The digital transformation of companies is not just a question of competitiveness, or market positioning, it is a question of survival.
In order to remain competitive and improve their performance, companies from all sectors and sizes must develop new business strategies and processes by taking advantage of information technology and communication.
In this context of a digital economy, companies that want to remain viable must, of course, have leaders capable of recognizing opportunities, but also the IT environment capable of handling this new mission.
IT is now at the center of business transformation for:
- Strengthening customer acquisition and loyalty
- Valuing employees
- Optimizing operations by boosting efficiency
- Transforming products
However, in many Canadian companies, in 2017, IT departments are still very traditional and more oriented to maintaining systems than meeting the needs of the lines of business.
Based on this, here are 2 strategic mistakes that could lead you away from the growth path.
Not offering IT a seat at the executive table
The traditional role of IT is to ensure the stability, security and functioning of the infrastructure; It is "keeping the lights on".
Nobody obviously wants the lights off, but what the digital economy of today demands of IT is, that in addition to their usual role, they contribute to the company's results. This by focusing on business innovations such as improving the customer experience, optimizing business processes and developing new business models.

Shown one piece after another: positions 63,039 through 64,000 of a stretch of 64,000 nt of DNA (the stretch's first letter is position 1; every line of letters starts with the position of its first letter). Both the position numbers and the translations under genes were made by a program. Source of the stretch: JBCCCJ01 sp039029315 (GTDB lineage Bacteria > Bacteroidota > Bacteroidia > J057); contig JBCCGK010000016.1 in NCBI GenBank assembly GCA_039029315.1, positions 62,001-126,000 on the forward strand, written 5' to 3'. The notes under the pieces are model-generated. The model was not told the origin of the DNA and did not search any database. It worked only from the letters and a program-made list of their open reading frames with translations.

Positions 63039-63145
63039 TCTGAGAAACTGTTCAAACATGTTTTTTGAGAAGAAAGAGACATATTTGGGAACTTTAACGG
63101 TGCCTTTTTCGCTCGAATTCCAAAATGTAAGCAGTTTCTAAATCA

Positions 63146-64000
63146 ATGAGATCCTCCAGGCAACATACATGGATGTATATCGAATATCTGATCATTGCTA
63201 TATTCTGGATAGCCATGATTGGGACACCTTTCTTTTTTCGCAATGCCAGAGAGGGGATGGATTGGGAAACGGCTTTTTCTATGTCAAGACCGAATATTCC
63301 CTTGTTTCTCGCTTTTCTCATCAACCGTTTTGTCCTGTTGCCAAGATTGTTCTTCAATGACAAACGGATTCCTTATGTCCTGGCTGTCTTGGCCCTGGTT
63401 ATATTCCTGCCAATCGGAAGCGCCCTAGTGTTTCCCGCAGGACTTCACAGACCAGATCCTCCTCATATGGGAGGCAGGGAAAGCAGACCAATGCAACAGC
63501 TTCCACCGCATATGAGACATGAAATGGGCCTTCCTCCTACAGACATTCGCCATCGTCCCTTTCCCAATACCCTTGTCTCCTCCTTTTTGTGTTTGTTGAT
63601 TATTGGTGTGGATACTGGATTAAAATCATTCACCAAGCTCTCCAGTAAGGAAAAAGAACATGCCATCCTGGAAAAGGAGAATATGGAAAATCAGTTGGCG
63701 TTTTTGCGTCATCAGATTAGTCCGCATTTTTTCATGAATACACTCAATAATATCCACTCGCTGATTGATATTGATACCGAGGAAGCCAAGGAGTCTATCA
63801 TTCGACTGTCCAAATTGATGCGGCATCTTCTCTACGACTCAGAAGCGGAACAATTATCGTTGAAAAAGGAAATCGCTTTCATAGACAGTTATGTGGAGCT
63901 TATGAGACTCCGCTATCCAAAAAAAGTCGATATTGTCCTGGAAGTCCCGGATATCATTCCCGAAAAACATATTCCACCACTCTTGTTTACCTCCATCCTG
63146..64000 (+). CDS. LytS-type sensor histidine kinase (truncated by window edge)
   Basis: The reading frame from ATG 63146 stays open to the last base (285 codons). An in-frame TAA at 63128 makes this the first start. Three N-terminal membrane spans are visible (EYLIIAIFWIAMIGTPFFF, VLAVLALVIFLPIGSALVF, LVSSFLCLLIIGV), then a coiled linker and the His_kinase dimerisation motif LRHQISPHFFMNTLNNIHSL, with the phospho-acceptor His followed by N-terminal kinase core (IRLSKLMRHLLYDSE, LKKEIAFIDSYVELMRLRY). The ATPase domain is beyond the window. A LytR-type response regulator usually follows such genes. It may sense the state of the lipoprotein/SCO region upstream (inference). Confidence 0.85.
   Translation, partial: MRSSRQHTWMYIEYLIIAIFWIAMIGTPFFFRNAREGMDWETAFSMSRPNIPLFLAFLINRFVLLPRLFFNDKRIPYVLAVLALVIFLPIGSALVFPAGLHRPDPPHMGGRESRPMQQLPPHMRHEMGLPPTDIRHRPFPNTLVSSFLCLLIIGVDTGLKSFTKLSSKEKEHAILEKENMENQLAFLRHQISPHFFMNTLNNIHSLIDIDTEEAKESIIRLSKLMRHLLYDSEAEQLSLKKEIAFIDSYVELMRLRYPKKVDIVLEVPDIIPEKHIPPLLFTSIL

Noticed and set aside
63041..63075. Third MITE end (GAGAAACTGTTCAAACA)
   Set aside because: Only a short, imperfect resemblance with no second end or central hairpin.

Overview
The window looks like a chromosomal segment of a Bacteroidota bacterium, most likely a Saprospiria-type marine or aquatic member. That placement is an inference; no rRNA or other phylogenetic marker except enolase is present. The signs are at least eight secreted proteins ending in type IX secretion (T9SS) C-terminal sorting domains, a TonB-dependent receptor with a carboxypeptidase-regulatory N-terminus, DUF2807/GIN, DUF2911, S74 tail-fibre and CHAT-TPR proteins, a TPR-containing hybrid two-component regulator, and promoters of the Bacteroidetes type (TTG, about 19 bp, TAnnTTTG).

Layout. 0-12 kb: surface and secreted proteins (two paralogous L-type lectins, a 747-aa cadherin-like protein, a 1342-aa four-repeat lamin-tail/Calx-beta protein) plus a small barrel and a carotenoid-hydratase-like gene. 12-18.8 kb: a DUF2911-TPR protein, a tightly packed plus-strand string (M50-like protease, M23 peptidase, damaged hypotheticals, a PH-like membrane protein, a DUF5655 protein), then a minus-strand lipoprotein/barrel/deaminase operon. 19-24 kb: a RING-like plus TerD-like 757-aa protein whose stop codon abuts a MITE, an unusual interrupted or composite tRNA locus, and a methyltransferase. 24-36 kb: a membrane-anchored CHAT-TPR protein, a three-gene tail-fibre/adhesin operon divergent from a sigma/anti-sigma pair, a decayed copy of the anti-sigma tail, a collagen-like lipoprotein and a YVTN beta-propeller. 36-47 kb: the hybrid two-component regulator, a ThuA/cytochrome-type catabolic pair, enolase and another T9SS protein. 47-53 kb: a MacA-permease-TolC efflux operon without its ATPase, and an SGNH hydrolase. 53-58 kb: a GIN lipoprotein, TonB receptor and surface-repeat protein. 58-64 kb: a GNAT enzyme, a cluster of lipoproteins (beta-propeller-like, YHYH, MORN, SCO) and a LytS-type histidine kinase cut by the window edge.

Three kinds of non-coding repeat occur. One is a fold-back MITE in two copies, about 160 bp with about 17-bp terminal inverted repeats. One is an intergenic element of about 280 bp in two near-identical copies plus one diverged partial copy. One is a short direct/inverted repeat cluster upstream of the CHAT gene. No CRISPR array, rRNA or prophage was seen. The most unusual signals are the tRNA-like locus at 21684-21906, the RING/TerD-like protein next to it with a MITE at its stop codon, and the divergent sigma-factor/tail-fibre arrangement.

It is time for IT to come off of the sidelines and sit at the executive table, because confining them to a mere executor role is a guarantee of failure.
Diluting the responsibility for IT initiatives
As more and more initiatives incorporating information technology are run directly by business departments, the associated budget is also transferred to the lines of business.
At the same time, the IT department must integrate the applications or services to the existing infrastructure and ensure the overall security and efficiency.
This is called "shadow IT", or parallel IT characterized by the fact that business line managers make IT decisions regarding their department without consultation with IT.
The most common cases involve the use of unauthorized applications by users which brings about many risks, as well as the provisioning of SaaS-based software by lines of business.
In the latter case, there is no dispute that lines of business are in the best position to define their requirements, but integrating IT before hand is certainly an additional guarantee of success in the choice and implementation of the solution.
We are experiencing the 4th Industrial Revolution which requires leaders not have a digital strategy but a corporate strategy in a digital world.
As information technology transforms all aspects of the business value chain, the role of the IT department must shift from being the custodian of infrastructure to contributing to growth.
The necessary (but not sufficient) condition is for IT executives to have a seat at the decision making table and to be involved in strategic decisions (the what) and no longer be relegated to mere execution (the how).